I keep a running master to do list in a Notebook called “Daily”. Every morning I copy over my previous to do list to a new Note, title it by the date, review what I accomplished yesterday and look at what is a priority to get done today. I use the strike through feature to check off the things I did so I can look back at any given day and see what I did. (I can’t remember what I eat for breakfast half the time, so this is so important for me.)

    I try to incorporate the advice to tackle the most important projects first (especially as a writer, this means getting copy down and out the gate before email) and avoid letting email run my life, but your mileage may vary. I have yet to be able to do this consistently…sometimes the inbox takes over.

    Being organized in this way cut down on the massive amount of planning I had to do to manage dozens of clients. If I need to see where a project was, I can just open their Notebook and go to the appropriate note. If I forget a password or a name or a conversation, I can search for the tag and my note comes up. It’s like outsourcing your brain to a more reliable narrator.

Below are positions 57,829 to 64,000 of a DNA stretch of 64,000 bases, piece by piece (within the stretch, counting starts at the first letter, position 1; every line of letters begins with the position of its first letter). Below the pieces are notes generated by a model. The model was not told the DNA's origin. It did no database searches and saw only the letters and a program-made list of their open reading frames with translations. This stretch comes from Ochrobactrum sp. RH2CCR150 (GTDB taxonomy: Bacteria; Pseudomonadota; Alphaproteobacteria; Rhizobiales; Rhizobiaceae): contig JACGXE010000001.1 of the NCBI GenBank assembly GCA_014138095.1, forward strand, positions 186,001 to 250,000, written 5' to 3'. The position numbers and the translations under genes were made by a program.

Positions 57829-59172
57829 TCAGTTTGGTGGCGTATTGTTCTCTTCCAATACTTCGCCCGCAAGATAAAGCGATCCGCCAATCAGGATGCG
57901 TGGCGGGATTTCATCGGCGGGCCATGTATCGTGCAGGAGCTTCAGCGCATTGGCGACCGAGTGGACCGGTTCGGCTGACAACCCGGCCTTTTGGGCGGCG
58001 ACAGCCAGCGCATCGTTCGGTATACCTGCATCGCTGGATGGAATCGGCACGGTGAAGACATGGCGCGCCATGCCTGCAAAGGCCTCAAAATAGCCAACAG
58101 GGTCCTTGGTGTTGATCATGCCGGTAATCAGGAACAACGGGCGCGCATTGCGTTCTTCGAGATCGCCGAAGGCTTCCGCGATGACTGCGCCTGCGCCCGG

Good luck with everything!

  • Fabio says:

    Hello Maria,
    I am facing a similar situation, with the only difference that I have not been fired but I came to a breaking point with my professional life. I think that between the two there is no difference if we both decided not to seek another option like me to seize our lives.
    I raised the issue that you have written (how to manage my time and do not find myself living worse than when I was an employee) coming to the conclusion that even in Italy (I am from Verona) you can create a good relationship between income and time taken to produce it. Maria I think that people like us have to identify activities that can be managed in just a few hours a week, if you feel pressure in your activity should reconsider and rationally evaluate if it’s worth it.
    Otherwise we risk to be self-employed only on paper and in reality always be really employed

    Best wishes for your future
    Fabio

  • Kevin Peter says:

    Nobody understands the value of time better than freelancers. Time being money needs a right tool to track and get paid 🙂 without getting hit on the pocket!